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The Sunlight of the Goddesses

New York
St. Joseph Roman Catholic Church
07/09/2013 -  
John Eccles: The Judgment of Paris
Georg Philip Telemann: Concerto in D Major for Three Trumpets, Two Oboes and Strings

Dorian Balis (Mercury), Anthony Bucci (Paris), Emily Stauffer (Juno), Katherine Copland (Pallas Athena), Nadia Patrella (Venus), Ron Andrew Pamposa, Alex Bender, Bryan Walters (Trumpets), Gerard Reuter, Suzette Jacobs (Oboes)
Festival Chamber Ensemble, Kenneth Cooper (Harpsichord, Conductor)
Josephine Mongiardo (Stage Director)

K. Copland, E. Stauffer, A. Bucci, N. Patrella (© Coco. T. Dog)

Who was the apostate in charge of last night’s meteorological miscalculation?

With a host of Greek deities all set to perform in Washington Square, opening the 55th season in the park, the management company forgot to offer prayers to Zeus, the only God who can control the rain.

The result was that this bucolic, rollicking absolutely delightful Baroque comic-opera was forced to re-locate indoors. Even worse, the four pagan deities fervent advocates for carnal, recreational love, went into the nearest West Village religious building, the 180-year old St. Joseph Roman Catholic Church to do their dirty doings.

Forgive them, Father. (Though they sure did know what they were doing.)

Well, ignoring those Greek deities shamelessly flirting in front of a Resurrection painting, The Judgment of Paris was the unalloyed cure for a rainy evening. William Congreve offered a simple story–Mercury tells a Paris, a naive shepherd, and he must offer the Golden Ball of Discord to goddesses representing imperial honor, war or love. But in this hayseed, he had a libidinous young man who flirts with all three.

“When each is undres't,” he sings, “I’ll judge of the best.”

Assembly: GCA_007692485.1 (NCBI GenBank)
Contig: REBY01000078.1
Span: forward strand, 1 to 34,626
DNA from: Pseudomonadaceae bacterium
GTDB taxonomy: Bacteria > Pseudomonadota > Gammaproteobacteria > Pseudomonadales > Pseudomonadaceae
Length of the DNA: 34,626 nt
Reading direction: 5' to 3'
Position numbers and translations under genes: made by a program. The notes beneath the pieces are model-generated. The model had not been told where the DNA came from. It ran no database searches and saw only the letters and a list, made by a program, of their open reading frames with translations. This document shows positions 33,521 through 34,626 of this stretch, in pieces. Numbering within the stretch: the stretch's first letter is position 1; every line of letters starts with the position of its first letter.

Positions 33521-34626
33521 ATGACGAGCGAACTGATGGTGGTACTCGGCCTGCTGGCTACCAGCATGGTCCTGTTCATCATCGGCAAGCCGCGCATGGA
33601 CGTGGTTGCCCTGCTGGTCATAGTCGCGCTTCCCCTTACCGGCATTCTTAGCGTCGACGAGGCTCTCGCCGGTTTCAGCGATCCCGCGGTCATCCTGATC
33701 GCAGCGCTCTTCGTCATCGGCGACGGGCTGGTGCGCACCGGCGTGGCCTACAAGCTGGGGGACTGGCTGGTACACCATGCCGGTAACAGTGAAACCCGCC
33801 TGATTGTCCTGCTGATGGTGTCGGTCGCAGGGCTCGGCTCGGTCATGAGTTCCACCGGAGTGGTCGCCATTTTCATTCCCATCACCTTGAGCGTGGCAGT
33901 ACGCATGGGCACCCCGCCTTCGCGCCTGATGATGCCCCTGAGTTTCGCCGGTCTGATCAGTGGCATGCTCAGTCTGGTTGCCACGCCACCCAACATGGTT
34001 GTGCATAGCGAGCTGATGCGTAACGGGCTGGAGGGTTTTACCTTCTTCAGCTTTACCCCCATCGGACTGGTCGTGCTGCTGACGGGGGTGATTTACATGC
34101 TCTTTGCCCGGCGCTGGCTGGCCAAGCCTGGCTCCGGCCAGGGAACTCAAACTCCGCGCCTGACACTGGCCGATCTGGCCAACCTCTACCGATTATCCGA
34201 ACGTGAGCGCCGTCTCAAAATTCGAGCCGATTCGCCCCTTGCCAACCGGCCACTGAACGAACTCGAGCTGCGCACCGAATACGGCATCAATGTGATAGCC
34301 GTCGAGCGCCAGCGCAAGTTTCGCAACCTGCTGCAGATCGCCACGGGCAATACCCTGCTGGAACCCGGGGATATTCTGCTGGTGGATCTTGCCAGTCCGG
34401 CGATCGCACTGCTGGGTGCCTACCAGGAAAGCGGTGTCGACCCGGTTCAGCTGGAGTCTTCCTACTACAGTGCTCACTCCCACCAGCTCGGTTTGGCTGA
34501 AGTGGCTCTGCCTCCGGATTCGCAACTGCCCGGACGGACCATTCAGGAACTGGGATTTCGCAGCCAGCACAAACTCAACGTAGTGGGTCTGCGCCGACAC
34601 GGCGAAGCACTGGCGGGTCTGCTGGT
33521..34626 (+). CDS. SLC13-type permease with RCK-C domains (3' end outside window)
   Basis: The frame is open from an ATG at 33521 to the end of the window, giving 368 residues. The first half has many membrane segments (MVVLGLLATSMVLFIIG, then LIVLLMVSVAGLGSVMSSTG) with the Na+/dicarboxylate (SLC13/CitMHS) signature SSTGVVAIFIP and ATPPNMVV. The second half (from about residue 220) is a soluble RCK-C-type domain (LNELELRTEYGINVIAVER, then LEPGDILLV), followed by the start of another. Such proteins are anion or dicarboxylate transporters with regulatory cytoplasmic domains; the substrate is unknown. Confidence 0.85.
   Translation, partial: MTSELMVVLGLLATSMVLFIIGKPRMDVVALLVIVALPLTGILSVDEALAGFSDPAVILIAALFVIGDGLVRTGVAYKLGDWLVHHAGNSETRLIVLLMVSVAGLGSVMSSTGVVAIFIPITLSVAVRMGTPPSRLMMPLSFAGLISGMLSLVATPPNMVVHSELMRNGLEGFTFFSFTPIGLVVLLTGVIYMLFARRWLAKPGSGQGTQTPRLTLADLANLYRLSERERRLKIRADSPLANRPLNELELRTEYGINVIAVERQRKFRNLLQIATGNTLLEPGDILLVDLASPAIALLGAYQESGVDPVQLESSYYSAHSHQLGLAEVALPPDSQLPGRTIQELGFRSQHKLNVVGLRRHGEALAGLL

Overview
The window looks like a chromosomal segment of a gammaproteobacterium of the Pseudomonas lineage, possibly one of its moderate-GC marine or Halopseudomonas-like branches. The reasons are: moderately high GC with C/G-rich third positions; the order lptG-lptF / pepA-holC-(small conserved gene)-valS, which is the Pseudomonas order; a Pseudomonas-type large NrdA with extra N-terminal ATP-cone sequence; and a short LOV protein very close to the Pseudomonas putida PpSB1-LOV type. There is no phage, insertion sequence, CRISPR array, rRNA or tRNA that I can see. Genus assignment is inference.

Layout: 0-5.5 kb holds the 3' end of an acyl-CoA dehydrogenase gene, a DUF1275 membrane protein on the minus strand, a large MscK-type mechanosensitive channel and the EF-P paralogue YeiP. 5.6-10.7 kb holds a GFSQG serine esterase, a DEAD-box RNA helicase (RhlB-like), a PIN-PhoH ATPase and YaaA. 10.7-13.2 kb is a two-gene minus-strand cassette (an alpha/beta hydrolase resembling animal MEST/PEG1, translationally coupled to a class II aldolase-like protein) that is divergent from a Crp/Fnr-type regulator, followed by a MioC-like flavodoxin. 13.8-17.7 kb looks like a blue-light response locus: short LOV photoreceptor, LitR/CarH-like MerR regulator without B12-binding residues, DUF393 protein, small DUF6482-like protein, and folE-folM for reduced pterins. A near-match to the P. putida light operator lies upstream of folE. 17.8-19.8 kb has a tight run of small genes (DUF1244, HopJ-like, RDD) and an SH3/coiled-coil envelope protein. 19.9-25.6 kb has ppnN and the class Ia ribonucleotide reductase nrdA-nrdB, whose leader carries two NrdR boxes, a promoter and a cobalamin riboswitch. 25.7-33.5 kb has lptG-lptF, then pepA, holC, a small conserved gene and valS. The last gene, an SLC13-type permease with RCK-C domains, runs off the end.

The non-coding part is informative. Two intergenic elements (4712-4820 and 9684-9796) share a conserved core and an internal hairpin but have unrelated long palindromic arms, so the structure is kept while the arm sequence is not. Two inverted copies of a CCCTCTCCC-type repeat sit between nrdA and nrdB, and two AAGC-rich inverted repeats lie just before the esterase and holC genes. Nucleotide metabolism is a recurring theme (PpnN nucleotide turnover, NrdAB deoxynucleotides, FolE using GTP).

The opera itself was written a few years after Purcell’s death as part of a competition, and while Eccles didn’t win, his version had all the zest and wit that it deserved.

First, the music, typically well-made English Baroque (nowhere near the passion of Italian composers 50 years before), but all was listenable. Some arias, like the bumptious syncopated “Let ambition fire thy mind” were unforgettable. And while no chorus was present, the soloists, orchestra and church resonance gave the choruses a Handelian elevation.

While I would have sacrificed the resonance to have this trumpet-ish drum-ish masque-ish music cascade through Washington Square Park, we in the congregation...er, audience, did have the benefit of lovely never overdone acting.

Mercury, with his “magic rod” is Paris’s mentor, mentor, and tenor Richard Ballis teaches all too well. The counter-tenor Anthony Bucci begins as a seemingly shy hayseed–but he’s got libido to spare, as he flirts with and nearly seduces three gorgeous maidens.

But now come the Goddesses Divine, reminiscent of the selfish divinities in Apulieus’ heretical The Golden Ass. (Those ancient Berbers were shamelessly iconoclastic.) Mezzo Emily Stauffer was sniffy, arrogant, imperious (and with a rich burnished mezzo) as Juno. While I felt that Katherine Copland’s Pallas Athena was rather strident, she was, after all, teaching Paris the arts of going to war.

And while I won’t give away the winner of the prizéd Golden Ball, Nadia Patrella showed enough bare shoulder and libidinous words to make Paris cry out, “I yield, I yield, Oh take the prize!”

The virtue of this production was that the music, acting and Congreve’s lines were straightforward, never exaggerated, and like a week-old Cretan wine, exuberant without affectation.

K. Cooper (© Courtesy of the Artist)

The evening began with Teleman’s Concerto for Three Trumpets conducted and accompanied on harpsichord by Kenneth Cooper. In my misguided youth, I used to match Teleman with those endless Bach sons, save that he was more prodigious. Having listened to him over the years, I realized he was more daring, more global, and far more inventive. A ceremonial work this was, the three trumpeters blazoning out–and in Gerard Reuter, the most animated oboist I have ever seen, with a lovely solo movement. That opening, with the 18-person Festival Chamber Orchestra, was more than adequate, but gave little indication of the most amiable opera to come.

Harry Rolnick



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